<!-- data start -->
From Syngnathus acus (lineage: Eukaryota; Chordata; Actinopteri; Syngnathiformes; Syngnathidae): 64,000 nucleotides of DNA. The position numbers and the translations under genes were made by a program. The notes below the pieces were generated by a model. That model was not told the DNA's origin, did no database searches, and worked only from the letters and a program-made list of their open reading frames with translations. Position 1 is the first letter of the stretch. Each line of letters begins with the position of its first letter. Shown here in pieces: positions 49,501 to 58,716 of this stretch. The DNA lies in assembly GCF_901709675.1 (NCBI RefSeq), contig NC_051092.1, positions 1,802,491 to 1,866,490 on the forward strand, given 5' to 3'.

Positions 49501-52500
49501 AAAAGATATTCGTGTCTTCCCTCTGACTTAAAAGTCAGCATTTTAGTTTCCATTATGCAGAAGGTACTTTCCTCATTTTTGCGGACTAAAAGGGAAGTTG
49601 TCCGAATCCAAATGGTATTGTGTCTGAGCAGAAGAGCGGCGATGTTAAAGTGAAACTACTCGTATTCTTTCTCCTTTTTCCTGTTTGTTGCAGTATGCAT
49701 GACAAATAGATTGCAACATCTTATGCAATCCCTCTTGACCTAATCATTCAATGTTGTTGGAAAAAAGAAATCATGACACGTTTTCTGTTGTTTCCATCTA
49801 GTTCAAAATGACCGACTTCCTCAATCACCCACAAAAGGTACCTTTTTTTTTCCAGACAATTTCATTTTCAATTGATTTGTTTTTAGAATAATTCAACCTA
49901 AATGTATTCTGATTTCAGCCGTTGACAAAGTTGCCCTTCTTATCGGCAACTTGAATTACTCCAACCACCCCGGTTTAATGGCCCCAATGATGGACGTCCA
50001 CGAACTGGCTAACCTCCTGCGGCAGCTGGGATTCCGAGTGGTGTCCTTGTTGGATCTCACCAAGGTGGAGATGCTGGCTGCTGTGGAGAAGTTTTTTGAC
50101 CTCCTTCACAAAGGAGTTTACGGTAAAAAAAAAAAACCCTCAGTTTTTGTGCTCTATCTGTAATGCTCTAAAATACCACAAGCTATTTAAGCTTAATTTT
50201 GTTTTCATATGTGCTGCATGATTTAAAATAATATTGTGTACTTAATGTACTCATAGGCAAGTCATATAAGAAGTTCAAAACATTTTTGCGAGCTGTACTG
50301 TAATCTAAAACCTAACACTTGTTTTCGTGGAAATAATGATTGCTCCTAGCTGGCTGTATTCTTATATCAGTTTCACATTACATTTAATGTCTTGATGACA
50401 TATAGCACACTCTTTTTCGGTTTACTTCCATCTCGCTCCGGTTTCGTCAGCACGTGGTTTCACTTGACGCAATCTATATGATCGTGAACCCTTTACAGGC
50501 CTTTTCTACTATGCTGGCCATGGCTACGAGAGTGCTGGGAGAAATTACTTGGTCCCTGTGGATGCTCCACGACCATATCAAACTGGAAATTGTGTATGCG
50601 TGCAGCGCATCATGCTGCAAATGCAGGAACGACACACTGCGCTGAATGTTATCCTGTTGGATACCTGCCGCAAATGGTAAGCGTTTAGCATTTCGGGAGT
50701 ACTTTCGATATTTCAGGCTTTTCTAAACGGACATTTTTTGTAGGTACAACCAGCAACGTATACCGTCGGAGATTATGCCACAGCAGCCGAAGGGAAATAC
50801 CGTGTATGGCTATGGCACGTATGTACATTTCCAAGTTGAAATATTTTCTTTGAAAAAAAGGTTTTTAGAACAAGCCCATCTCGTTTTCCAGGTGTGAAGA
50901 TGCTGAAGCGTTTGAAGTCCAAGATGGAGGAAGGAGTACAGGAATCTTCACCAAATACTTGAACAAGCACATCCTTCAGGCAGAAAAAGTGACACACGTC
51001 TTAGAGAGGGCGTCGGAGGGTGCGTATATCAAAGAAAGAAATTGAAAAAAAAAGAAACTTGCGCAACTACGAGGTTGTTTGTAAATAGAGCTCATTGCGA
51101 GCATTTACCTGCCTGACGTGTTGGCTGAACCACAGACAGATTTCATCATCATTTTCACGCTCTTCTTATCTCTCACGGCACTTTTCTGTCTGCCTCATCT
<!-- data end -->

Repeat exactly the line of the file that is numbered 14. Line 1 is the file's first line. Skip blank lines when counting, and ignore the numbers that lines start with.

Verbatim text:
50601 TGCAGCGCATCATGCTGCAAATGCAGGAACGACACACTGCGCTGAATGTTATCCTGTTGGATACCTGCCGCAAATGGTAAGCGTTTAGCATTTCGGGAGT